If we compare the places of encampment named in Numbers 21:11-20 with the list of stations in Numbers 33:41-49, we find, instead of the seven places, mentioned here between Ijje Abarim and the Arboth Moab,-viz., Brook Zared, on the other side of the Arnon in the desert, Beer, Mattana, Nahaliel, Bamoth, and the valley in the field of Moab upon the top of Pisgah-only three places given, viz., Dibon of Gad, Almon Diblathaim, and Mount Abarim before Nebo. That the last of these is only another name for the valley in the field of Moab upon the top of Pisgah, is undoubtedly proved by the fact that, according to Deuteronomy 34:1 (cf. Numbers 3:27), Mount Nebo was a peak of Pisgah, and that it was situated, according to Deuteronomy 32:49, upon the mountains of Abarim, from which it is evident at once that the Pisgah was a portion of the mountains of Abarim, and in fact the northern portion opposite to Jericho (see at Numbers 27:12). The two other differences in the names may be explained from the circumstance that the space occupied by the encampment of the Israelites, an army of 600,000 men, with their wives, children, and cattle, when once they reached the inhabited country with its towns and villages, where every spot had its own fixed name, must have extended over several places, so that the very same encampment might be called by one or other of the places upon which it touched. If Dibon Gad (Numbers 33:45) was the Dibon built (i.e., rebuilt or fortified) by the Gadites after the conquest of the land (Numbers 32:3, Numbers 32:34), and allotted to the Reubenites (Joshua 13:9, Joshua 13:17), which is still traceable in the ruins of Dibn, an hour to the north of the Arnon (v. Raumer, Pal. p. 261), (and there is no reason to doubt it), then the place of encampment, Nahaliel (Encheile), was identical with Dibon of Gad, and was placed after this town in Numbers 33:45, because the camp of the Israelites extended as far as Dibon along the northern bank of that river. Almon Diblathaim also stands in the same relation to Bamoth. The two places do not appear to have been far from one another; for Almon Diblathaim is probably identical with Beth Diblathaim, which is mentioned in Jeremiah 48:22 along with Dibon, Nebo, and other Moabite towns, and is to be sought for to the north or north-west of Dibon. For, according to Jerome (Onom. s. v. Jassa), Jahza was between Medaba and Deblatai, for which Eusebius has written Δηβούς by mistake for Διβών; Eusebius having determined the relative position of Jahza according to a more southerly place, Jerome according to one farther north. The camp of the Israelites therefore may easily have extended from Almon or Beth-diblathaim to Bamoth, and might very well take its name from either place.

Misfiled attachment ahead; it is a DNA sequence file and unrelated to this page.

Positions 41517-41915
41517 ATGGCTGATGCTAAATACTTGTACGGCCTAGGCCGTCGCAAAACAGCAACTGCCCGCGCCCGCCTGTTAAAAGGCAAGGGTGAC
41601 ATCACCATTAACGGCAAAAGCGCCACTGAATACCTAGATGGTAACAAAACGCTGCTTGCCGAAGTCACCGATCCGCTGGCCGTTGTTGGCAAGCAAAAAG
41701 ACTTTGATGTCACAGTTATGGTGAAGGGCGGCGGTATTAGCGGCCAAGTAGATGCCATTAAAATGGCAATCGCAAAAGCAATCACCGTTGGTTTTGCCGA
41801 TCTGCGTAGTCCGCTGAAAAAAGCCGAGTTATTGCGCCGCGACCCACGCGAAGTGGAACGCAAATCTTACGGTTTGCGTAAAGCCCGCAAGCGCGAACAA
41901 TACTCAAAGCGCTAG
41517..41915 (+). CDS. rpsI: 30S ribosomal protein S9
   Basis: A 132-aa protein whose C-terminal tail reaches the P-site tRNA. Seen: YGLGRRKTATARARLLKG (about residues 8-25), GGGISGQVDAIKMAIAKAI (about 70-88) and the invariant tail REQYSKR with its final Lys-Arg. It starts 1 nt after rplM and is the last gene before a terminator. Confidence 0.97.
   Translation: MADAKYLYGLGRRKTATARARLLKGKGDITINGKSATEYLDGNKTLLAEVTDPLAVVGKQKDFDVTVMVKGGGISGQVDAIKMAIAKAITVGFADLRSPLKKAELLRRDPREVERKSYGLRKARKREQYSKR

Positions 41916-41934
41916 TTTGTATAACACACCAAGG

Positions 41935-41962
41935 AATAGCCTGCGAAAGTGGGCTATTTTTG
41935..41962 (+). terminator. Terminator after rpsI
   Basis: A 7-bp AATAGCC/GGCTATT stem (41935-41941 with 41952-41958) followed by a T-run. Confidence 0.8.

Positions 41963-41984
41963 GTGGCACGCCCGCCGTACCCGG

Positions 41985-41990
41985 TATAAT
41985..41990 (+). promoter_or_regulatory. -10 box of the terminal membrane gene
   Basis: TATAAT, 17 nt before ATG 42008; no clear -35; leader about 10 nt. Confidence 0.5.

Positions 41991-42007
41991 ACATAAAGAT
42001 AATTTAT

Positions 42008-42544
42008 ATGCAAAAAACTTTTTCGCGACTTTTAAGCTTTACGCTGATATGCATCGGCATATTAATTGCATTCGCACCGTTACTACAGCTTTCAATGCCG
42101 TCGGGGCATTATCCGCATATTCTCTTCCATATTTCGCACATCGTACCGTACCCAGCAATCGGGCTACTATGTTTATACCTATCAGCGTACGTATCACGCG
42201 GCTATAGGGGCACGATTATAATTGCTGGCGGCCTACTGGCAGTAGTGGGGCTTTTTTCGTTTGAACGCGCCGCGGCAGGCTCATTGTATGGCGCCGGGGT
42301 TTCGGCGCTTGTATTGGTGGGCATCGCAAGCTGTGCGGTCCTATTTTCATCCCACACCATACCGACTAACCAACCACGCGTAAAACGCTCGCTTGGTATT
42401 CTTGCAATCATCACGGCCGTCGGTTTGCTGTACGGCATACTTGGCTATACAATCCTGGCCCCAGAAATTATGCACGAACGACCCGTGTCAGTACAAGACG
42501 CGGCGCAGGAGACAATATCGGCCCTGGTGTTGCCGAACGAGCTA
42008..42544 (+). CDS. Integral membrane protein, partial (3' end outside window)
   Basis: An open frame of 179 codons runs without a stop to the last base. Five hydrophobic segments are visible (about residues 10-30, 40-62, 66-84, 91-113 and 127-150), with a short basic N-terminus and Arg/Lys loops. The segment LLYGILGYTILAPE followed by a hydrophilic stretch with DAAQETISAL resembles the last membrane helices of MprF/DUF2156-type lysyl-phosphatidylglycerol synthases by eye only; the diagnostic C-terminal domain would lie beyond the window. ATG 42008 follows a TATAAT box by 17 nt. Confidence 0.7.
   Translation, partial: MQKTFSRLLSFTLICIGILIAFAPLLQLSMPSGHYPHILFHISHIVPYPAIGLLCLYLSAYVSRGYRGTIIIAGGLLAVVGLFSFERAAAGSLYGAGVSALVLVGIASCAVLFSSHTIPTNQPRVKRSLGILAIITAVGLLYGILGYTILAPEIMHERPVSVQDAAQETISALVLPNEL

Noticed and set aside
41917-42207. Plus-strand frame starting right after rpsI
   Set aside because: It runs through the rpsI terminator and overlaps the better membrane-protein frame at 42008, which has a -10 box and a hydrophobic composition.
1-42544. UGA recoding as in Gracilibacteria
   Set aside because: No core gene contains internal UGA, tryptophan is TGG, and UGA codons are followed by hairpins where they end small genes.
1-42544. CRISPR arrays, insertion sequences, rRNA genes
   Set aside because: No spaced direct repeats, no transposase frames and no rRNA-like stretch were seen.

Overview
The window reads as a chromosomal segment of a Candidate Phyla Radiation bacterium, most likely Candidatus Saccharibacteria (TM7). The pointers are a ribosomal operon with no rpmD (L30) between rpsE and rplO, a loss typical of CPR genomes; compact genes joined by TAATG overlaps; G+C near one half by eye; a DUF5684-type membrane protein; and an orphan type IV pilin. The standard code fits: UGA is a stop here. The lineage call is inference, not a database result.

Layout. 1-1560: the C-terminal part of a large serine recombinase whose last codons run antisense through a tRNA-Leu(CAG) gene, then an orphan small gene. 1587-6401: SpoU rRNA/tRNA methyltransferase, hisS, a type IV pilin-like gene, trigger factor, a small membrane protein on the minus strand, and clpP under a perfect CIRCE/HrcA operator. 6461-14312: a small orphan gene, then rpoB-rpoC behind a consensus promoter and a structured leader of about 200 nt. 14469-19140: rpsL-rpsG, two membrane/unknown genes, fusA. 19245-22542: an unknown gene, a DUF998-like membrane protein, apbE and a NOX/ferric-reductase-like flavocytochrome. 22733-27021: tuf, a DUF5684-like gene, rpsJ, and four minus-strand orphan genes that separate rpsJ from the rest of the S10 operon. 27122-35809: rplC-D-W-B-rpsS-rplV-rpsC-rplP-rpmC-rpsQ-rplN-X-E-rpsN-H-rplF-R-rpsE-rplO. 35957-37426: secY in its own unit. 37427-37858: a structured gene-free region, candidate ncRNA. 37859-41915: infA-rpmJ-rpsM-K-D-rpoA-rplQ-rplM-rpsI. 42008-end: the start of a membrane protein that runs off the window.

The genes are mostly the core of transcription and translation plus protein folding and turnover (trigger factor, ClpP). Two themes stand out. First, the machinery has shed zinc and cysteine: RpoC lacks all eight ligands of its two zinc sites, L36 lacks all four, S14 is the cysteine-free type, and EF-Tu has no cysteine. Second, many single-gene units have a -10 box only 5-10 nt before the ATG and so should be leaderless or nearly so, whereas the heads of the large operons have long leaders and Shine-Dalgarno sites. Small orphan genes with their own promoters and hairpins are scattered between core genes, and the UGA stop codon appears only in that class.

(Note: Neither this difference in the names of the places of encampment, nor the material diversity, - viz., that in the chapter before us there are four places more introduced than in Numbers 33, whereas in every other case the list in Numbers 33 contains a larger number of stations than we read of in the historical account-at all warrants the hypothesis, that the present chapter is founded upon a different document from Numbers 33. For they may be explained in a very simple manner, as Kurtz has most conclusively demonstrated (vol. iii. pp. 383-5), from the diversity in the character of the two chapters. Numbers 33 is purely statistical. The catalogue given there "contains a complete list in regular order of all the stations properly so called, that is to say, of those places of encampment where Israel made a longer stay than at other times, and therefore not only constructed an organized camp, but also set up the tabernacle." In the historical account, on the other hand, the places mentioned are simply those which were of historical importance. For this reason there are fewer stations introduced between Mount Hor and Ijje Abarim than in Numbers 33, stations where nothing of importance occurred being passed over; but, on the other hand, there are a larger number mentioned between Ijje Abarim and Arboth Moab, and some of them places where no complete camp was constructed with the tabernacle set up, probably because they were memorable as starting-points for the expeditions into the two Amorite kingdoms.)